Moving on...

    Off course I had to design the POWERCard in conjunction with the backplane as I would need it to power everything up during the initial testing. So currently I have the REV: A hardware for both the backplane and the POWERCard and will add some pictures below. The REV: A hardware has been powered up and initial testing for power and communication on I2C have been completed. I needed to confirm this was working so I could begin with the IOCard next and get this puppy to start controlling some real world stuff. Once the IOCard is done and tested the CPUCard is up next, but I fully expect that to be at least a couple of months off. So in the meantime I get to control a couple of relays.

    Excuse all the LED’s and extra pin’s on these boards. They are for testing purposes and will be removed in the final design:

  • Engineers Log: 02-24/03/2018

    Dewet03/24/2018 at 12:07 0 comments

      Meet the Enclosure

      It is a well-known fact that engineers work at their best when we have a set of realistic constraints. So without further ado meet constraint number one, the enclosure. I have thought long and hard about what type of enclosure would suite something that sat quietly on a desk somewhere controlling much of your home.

      We all want nice looking enclosures for our smart things. If you take enclosures for smart speakers as an example most of the market is fascinated with rounded enclosures, (think Amazon Echo, Google Home). Now these are great when you have an industrial design team and access to fabrication facilities, but most of us cannot buy these types of enclosures so we must re-purpose something we can find locally or 3D print an enclosure. Since I do not have access to a 3D printer or could not be bothered to design a enclosure in CAD for now, we are sticking to finding something off the shelf.

      Based on the above, here are my requirements for the enclosure:

      1. It should be easily obtained.
      2. It should be easy to work with. (prototyping requires allot of iteration)
      3. It should be easy to make yourself in case it cannot be bought.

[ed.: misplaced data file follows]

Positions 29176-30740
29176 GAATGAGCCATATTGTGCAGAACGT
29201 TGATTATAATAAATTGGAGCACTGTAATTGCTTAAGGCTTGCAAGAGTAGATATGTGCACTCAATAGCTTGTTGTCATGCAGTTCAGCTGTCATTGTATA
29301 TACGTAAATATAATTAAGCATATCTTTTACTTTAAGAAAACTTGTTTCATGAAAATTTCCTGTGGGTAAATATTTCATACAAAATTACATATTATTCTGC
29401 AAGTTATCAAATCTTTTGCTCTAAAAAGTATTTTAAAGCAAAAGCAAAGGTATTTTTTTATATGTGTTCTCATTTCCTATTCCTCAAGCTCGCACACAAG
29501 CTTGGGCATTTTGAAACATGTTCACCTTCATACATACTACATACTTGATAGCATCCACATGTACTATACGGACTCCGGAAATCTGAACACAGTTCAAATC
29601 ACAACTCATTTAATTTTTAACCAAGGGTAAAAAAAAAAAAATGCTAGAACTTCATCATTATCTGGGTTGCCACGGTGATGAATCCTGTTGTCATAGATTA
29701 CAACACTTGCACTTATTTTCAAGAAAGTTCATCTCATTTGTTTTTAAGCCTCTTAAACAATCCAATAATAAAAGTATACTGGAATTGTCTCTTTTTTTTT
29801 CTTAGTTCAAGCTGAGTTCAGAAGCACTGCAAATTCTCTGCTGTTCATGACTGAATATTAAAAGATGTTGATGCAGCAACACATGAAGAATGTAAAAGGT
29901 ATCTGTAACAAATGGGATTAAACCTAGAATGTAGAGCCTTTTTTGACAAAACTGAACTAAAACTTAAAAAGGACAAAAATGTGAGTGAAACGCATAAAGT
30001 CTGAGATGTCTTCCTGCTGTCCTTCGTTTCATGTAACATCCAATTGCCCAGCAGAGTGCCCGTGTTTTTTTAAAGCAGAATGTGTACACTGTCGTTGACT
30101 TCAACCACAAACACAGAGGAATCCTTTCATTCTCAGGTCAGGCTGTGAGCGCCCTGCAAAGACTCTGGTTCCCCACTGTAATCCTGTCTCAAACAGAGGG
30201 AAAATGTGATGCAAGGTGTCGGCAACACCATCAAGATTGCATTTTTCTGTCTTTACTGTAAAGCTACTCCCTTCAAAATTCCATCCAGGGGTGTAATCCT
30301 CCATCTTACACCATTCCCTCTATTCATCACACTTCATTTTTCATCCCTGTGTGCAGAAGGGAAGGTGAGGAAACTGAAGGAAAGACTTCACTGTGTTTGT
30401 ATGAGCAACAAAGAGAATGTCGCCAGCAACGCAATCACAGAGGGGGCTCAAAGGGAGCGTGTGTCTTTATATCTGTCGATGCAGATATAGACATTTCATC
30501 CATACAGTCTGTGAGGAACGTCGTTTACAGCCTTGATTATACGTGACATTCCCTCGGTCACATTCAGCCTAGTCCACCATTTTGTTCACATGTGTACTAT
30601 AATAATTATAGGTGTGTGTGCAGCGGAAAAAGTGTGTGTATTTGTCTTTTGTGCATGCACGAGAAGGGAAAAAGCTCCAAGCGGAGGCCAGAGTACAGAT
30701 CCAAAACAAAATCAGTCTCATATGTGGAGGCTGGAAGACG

4. It should support the idea of slot in cards/upgradability.
      5. Did I mention I like cubes, yes a cube shape it will be!
      6. But most of all it should be cheap.

      Using the above criteria, I stumbled onto these hobby craft MDF cubes pictured below. You should be able to find them anywhere and if not you can easily make them using a variety of ways. The ones I get are available in multiple sizes but 120x120x125mm seem so be the sweet spot. This allows for (given a wall thickness of 6mm +-) an inner diameter of 108x108x113mm.

      For now, this inner diameter is perfect because it will give us space to mount a PCB at the back and with all the support installed, a nice 100x105mm slot in card size.

  • Engineers Log: 01-02/03/2018

    Dewet03/02/2018 at 13:41 0 comments

      With the project page open it's almost like the first page in a new notebook. You never quite exactly know where or how to start. So the first thing to do is scribble something (really anything) down to ruin the first page so it's easier to start on the next page. This is my first scribble on this project log. 

      I have the basic idea down for what I want to build and I have a rough idea how. First I need to do some paper work to get the project goals down as well as some specs. Apparently designing back planes for enclosures is an art in itself, see as proof.

      First Goals:

      My idea for the back plane (a very critical part of this) is nothing too elaborate. We just need the following available to the 4 slot in cards that should fit this design. Nothing high speed here.

      1. 12V +
      2. 5V +
      3. GND
      4. I2C
      5. SPI
      6. SS 1-4
      7. Serial (RX, TX)
      8. System Reset
      9. Optional lines (Spares for future use)

      I also need to decide if the back plane should be dumb (no active components) or contain some smarts allowing you to run some of the basics without a CPU card inserted. Important is also to determine what type of connector will work for the back plane.

View all 3 project logs